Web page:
• Colleges
  • Private businesses
  • Nonprofits
  • For-profit institutions
  • Professional organizations
  • Philanthropists, high profile figures, and celebrities
  • Other individuals on a local, state, or federal level

Grants: Like scholarships, grants do not have to be repaid, but are typically based on need rather than merit. You can qualify for grants from the federal government or from your school, as well as some other places. You can get college grants through:

  • Your college or university (includes government-issued grants after completing the FAFSA)
  • Federal grants (for example, the Pell Grant and the Federal Supplemental Education Opportunity Grant)
  • State grants from your state’s grant agency
  • Local grants from your area including nonprofits, professional organizations, private businesses, for-profit institutions, and private philanthropists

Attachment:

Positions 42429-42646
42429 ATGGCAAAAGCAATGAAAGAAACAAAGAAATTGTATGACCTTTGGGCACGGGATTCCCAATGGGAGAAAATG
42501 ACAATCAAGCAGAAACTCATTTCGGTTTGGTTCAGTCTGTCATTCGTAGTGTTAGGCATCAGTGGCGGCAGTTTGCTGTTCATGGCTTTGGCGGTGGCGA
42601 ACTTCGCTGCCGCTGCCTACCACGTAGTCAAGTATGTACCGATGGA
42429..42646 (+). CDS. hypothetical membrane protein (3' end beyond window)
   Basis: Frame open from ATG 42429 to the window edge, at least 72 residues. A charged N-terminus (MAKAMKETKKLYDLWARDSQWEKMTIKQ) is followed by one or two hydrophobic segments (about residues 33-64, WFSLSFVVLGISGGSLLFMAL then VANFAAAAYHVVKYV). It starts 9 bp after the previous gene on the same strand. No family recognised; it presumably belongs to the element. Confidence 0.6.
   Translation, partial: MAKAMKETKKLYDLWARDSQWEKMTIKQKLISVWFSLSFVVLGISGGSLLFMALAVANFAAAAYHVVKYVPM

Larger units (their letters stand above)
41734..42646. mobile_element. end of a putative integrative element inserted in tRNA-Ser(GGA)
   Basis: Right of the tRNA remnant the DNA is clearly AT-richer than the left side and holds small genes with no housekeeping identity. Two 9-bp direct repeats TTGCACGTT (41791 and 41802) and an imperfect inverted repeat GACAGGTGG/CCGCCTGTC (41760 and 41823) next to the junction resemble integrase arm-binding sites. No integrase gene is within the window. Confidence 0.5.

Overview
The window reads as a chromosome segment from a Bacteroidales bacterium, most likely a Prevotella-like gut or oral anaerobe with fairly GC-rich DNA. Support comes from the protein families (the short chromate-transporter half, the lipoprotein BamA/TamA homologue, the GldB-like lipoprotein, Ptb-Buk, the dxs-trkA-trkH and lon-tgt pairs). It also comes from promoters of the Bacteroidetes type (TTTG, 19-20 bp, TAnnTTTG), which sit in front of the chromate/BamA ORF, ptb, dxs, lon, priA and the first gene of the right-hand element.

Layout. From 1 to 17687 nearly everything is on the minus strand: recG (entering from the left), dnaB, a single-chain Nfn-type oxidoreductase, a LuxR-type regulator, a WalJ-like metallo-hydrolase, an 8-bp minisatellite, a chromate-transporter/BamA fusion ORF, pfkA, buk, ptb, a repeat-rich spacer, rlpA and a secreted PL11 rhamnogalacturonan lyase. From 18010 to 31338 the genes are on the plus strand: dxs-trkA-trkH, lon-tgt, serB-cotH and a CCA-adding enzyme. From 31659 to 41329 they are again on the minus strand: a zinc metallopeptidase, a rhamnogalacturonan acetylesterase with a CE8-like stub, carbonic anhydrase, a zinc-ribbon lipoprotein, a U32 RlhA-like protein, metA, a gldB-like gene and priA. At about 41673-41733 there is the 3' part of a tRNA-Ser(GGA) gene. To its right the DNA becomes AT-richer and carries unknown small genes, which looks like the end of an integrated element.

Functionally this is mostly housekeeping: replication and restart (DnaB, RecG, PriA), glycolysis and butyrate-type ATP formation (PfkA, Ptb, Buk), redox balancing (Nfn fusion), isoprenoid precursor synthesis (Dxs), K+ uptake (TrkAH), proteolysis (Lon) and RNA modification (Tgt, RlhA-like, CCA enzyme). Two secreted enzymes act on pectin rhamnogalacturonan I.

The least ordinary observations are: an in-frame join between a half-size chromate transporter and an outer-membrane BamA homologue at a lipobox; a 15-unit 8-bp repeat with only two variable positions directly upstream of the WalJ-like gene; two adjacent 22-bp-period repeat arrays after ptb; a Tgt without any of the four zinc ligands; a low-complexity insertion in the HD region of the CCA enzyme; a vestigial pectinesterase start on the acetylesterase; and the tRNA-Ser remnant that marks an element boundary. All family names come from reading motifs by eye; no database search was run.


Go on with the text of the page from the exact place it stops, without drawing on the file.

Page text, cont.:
Work-study programs: With a work-study program, you work at a part-time job related to your area of study and use the money you earn to pay for a portion of your tuition and expenses.

By utilizing these forms of financial aid, you can minimize how much you need to borrow in student loans.

Step 2: Understand your student loan options

When it comes to student loans, there are two main options: federal and private student loans.

Both types of loans offer students temporary funding assistance to pay for the college or university they’ll be attending. Federal student loans come from the U.S. Department of Education, while private student loans come from private institutions like banks, credit unions, and online lenders.